As I write this, in San Diego, a funeral is taking place for Lori Gilbert Kaye OBM, who was murdered by a 19-year-old at a Chabad during Passover services. You know of this event, and others like it. When such things happen, we might experience many emotions: sadness, fear, shock, anger, numbness. But we have one job before anything else. We must feel the immediacy of the event, we must overcome its seeming distance, we must know that it is our own family that has been affected.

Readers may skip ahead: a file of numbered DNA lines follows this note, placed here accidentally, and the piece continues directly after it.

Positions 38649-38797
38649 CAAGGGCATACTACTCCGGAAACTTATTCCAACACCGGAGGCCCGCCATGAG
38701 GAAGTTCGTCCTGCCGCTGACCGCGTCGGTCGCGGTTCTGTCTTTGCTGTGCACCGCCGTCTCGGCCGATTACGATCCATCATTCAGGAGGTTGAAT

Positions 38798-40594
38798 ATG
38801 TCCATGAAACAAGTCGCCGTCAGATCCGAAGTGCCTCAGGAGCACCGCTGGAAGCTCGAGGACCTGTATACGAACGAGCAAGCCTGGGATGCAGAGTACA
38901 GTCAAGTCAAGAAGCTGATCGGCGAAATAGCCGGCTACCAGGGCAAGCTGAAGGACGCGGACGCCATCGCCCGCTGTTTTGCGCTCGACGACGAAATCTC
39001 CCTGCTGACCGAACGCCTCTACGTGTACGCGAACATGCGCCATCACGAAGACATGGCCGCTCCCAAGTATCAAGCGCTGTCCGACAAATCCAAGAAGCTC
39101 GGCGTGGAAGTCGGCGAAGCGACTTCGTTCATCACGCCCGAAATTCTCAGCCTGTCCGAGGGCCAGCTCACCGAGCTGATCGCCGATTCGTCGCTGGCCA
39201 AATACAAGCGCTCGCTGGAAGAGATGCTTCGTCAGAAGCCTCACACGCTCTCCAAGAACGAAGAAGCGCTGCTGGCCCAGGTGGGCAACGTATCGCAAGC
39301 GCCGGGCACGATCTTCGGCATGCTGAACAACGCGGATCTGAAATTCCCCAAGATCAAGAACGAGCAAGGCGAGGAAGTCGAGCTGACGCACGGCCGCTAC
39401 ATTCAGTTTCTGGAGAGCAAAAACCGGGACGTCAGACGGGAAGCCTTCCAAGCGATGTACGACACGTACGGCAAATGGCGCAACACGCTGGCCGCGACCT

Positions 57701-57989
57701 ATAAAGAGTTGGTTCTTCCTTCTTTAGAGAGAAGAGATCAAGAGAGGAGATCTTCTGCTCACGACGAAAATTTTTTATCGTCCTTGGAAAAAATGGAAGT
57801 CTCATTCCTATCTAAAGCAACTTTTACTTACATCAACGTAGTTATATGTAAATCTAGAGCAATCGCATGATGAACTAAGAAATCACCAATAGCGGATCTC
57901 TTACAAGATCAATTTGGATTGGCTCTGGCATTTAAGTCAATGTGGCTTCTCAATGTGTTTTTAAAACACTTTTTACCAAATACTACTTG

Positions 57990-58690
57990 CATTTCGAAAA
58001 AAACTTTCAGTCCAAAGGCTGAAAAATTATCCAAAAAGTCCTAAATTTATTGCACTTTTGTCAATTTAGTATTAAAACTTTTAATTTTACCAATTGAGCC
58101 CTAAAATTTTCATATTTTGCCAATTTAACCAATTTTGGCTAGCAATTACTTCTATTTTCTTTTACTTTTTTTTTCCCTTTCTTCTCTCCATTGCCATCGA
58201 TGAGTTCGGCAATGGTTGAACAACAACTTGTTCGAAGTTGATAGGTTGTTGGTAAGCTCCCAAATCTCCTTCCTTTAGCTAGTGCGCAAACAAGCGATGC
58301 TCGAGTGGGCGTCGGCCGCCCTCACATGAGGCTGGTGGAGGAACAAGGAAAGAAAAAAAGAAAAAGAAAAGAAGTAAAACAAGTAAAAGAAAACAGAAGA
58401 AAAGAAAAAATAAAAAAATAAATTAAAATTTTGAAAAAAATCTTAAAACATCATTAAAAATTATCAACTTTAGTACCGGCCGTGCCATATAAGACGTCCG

It is natural to protect ourselves from the pain of the world through abstraction. It is easy to put up layers of armor against the assault on our sense of safety, and our moral sensibility, through distance. But Torah calls us to oppose that distancing. It calls us instead to closeness.Read More